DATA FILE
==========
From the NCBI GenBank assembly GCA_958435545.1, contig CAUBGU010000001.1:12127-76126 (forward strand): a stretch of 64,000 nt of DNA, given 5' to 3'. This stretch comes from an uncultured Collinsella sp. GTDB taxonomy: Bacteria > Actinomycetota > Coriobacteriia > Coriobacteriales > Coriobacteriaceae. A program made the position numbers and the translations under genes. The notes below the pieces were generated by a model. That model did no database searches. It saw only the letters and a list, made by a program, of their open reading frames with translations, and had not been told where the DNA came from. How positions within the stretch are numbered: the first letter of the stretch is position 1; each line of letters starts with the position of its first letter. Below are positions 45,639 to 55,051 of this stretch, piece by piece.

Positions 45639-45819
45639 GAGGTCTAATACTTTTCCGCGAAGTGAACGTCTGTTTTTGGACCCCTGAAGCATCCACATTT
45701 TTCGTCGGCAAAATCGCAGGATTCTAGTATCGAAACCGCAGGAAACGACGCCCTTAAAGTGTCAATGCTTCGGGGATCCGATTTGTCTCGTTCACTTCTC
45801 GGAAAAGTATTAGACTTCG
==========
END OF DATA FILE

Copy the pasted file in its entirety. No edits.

From the NCBI GenBank assembly GCA_958435545.1, contig CAUBGU010000001.1:12127-76126 (forward strand): a stretch of 64,000 nt of DNA, given 5' to 3'. This stretch comes from an uncultured Collinsella sp. GTDB taxonomy: Bacteria > Actinomycetota > Coriobacteriia > Coriobacteriales > Coriobacteriaceae. A program made the position numbers and the translations under genes. The notes below the pieces were generated by a model. That model did no database searches. It saw only the letters and a list, made by a program, of their open reading frames with translations, and had not been told where the DNA came from. How positions within the stretch are numbered: the first letter of the stretch is position 1; each line of letters starts with the position of its first letter. Below are positions 45,639 to 55,051 of this stretch, piece by piece.

Positions 45639-45819
45639 GAGGTCTAATACTTTTCCGCGAAGTGAACGTCTGTTTTTGGACCCCTGAAGCATCCACATTT
45701 TTCGTCGGCAAAATCGCAGGATTCTAGTATCGAAACCGCAGGAAACGACGCCCTTAAAGTGTCAATGCTTCGGGGATCCGATTTGTCTCGTTCACTTCTC
45801 GGAAAAGTATTAGACTTCG